Early life perfluorooctanoic acid (PFOA) exposure and overweight and obesity risk in adulthood in a community with elevated exposure, Environmental Research, July 2014. 

Pregnancy

Impact of exposure uncertainty on the association between perfluorooctanoate and preeclampsia in the C8 Health Project population, Environmental Health Perspectives, January 2016.

Perfluorooctanoic Acid exposure and pregnancy outcome in a highly exposed community, Epidemiology, May 2012.  

Relationship of Perfluorooctanoic Acid Exposure to Pregnancy Outcome Based on Birth Records in the Mid-Ohio Valley, Environmental Health Perspectives, March 2012.  

Serum Perfluorooctanoic Acid and Perfluorooctane Sulfonate Concentrations in Relation to Birth Outcomes in the Mid-Ohio Valley, 2005-2010, Environmental Health Perspectives, October 2013 

PFOA and PFOS serum levels and miscarriage risk, Epidemiology, July 2014. 

Puberty

Association of perfluorooctanoic acid (PFOA) and perfluorooctane sulfonate (PFOS) with age of puberty among children living near a chemical plant, Environment Science & Technology, October 2011.  

Thyroid

High exposure to perfluorinated compounds in drinking water and thyroid disease. A cohort study from Ronneby, Sweden. Environmental Research, September 2019. 

Exposure to perfluoroalkyl substances and thyroid function in pregnant women and children: A    systematic review of epidemiologic studies, Environment International, February 2017.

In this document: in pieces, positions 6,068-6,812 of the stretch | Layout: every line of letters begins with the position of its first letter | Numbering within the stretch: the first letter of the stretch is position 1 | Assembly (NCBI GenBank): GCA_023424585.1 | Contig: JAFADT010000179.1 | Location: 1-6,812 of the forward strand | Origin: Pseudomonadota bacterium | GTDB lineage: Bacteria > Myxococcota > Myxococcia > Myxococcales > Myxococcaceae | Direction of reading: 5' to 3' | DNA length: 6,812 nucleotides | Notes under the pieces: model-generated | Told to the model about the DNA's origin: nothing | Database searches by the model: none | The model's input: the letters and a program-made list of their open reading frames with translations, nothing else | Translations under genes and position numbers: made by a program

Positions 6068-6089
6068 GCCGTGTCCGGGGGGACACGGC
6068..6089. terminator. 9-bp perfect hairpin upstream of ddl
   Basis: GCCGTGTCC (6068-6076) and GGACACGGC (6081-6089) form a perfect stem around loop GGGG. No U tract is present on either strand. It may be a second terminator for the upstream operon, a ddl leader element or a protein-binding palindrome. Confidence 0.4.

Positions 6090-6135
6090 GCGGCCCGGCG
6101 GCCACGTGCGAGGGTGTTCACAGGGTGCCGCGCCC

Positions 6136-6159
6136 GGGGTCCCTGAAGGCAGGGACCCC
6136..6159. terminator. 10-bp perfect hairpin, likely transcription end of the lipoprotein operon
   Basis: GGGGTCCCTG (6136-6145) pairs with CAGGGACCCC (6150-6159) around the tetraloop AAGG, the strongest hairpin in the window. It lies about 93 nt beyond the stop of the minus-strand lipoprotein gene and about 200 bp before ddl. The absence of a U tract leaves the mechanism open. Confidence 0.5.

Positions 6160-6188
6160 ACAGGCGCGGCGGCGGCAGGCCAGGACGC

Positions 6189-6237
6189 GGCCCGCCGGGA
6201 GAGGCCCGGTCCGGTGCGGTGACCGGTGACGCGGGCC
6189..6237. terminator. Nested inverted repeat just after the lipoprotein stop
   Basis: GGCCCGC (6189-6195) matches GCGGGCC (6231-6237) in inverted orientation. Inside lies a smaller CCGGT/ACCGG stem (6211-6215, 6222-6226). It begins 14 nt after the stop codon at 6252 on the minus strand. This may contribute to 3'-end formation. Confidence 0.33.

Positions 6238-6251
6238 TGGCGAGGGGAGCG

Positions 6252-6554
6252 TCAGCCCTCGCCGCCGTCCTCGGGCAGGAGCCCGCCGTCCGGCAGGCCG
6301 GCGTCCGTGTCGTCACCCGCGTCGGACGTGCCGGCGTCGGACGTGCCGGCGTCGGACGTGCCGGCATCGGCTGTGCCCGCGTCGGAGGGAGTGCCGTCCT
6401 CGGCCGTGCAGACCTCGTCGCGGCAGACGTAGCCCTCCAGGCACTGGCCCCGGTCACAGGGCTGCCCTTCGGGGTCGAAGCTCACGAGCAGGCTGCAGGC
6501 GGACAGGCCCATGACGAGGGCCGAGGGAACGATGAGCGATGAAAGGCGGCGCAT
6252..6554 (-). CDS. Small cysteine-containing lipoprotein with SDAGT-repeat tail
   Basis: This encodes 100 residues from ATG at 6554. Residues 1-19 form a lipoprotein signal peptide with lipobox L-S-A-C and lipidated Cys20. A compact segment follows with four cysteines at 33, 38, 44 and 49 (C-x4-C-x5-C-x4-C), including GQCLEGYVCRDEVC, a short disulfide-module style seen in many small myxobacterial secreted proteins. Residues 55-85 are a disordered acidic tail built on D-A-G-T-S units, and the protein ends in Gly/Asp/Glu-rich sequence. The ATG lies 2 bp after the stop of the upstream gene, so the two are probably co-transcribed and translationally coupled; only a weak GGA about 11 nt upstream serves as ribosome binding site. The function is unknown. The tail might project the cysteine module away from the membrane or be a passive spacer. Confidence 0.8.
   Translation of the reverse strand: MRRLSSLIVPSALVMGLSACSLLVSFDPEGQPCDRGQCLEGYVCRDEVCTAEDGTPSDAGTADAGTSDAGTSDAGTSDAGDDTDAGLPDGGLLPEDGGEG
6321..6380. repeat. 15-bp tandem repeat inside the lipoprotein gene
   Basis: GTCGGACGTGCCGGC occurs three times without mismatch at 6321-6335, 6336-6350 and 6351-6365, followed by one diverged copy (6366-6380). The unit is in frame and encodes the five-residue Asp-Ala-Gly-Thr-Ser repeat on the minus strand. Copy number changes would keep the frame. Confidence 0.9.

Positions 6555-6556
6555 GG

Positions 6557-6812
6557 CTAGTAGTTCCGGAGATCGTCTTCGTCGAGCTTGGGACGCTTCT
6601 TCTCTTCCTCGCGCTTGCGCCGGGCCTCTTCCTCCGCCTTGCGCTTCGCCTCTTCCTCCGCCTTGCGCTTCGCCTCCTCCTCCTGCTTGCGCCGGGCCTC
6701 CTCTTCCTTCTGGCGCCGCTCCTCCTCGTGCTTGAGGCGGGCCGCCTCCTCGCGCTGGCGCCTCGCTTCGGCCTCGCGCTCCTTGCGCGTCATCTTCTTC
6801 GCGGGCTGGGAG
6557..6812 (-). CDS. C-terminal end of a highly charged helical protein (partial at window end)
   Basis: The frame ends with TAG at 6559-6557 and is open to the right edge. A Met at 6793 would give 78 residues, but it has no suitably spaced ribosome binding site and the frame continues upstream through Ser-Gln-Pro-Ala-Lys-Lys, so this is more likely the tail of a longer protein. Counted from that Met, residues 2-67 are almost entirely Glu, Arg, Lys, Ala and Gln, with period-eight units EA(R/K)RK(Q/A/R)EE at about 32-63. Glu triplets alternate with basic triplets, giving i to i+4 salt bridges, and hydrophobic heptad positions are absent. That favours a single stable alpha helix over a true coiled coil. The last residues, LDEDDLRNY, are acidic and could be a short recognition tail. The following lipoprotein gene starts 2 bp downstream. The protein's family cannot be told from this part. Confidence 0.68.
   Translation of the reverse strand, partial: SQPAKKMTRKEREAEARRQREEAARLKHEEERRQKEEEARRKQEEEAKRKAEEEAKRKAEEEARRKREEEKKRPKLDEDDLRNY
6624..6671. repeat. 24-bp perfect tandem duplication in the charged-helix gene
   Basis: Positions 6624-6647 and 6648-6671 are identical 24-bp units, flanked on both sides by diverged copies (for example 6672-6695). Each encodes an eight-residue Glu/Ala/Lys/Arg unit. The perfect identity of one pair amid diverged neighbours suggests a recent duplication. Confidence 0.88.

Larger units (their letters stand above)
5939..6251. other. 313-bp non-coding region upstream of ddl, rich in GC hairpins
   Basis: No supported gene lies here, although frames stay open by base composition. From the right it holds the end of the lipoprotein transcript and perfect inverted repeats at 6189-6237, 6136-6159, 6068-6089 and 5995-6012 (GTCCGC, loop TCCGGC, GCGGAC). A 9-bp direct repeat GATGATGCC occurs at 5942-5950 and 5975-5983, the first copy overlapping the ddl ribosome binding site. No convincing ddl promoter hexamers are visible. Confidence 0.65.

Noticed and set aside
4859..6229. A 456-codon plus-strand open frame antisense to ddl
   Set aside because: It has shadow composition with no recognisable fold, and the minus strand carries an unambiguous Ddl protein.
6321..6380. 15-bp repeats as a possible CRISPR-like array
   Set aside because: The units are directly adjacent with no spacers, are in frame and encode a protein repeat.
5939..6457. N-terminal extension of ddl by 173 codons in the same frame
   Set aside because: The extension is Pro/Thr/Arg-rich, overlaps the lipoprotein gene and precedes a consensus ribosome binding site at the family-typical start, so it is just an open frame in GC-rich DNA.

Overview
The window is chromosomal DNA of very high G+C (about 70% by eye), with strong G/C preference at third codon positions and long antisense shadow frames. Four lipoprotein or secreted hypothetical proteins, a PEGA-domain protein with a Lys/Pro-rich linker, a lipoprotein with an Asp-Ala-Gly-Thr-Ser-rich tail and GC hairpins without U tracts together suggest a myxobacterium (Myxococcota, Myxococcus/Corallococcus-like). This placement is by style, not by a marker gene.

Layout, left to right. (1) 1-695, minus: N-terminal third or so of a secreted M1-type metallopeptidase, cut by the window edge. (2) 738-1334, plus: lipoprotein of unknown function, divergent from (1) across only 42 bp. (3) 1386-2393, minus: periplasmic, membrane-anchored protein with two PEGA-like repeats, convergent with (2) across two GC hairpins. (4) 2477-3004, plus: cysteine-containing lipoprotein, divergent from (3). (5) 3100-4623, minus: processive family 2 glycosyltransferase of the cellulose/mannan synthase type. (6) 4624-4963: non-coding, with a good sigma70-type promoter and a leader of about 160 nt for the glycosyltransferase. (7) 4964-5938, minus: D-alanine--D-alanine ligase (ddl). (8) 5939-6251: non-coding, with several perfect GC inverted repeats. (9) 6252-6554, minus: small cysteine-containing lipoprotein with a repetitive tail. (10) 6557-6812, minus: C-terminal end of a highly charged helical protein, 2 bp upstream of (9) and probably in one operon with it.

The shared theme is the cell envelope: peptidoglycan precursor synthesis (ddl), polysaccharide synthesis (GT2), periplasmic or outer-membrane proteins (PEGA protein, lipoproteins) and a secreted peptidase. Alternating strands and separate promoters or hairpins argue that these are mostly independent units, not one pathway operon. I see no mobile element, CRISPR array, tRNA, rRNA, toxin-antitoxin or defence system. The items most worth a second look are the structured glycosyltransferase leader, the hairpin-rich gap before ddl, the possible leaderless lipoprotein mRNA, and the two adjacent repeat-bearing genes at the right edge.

Perfluorooctanoic acid exposure and thyroid disease in community and worker cohorts, Epidemiology, March 2014.    

Thyroid Function and Perfluoroalkyl Acids in Children Living Near a Chemical Plant, Environmental Health Perspectives, March 2012.

Ulcerative colitis

PFOA and ulcerative colitis, Environmental Research, May 2018. 

Ulcerative colitis and perfluorooctanoic acid (PFOA) in a highly exposed population of community residents and workers in the Mid-Ohio Valley, Environmental Health Perspectives, August 2013.  

Exposure, water contamination issues, general

Revisiting pesticide pollution: The case of fluorinated pesticides, Environmental Pollution, January 2022.

Evaluation and management strategies for per- and polyfluoroalkyl substances (PFASs) in drinking water aquifers: perspectives from impacted U.S. northeast communities, Environmental Health Perspectives, June 2018. 

Half-lives of PFOS, PFHxS and PFOA after end of exposure to contaminated drinking water, Occupational and Environmental Medicine, November 2017.  

Technical Report: Half-lives of PFOS, PFHxS and PFOA after end of exposure to       contaminated drinking water, The Sahlgrenska Academy Institute Of Medicine, University of      Gothenburg, 2017.

A cohort incidence study of workers exposed to perfluorooctanoic acid (PFOA), Occupational Environmental Medicine, May 2015.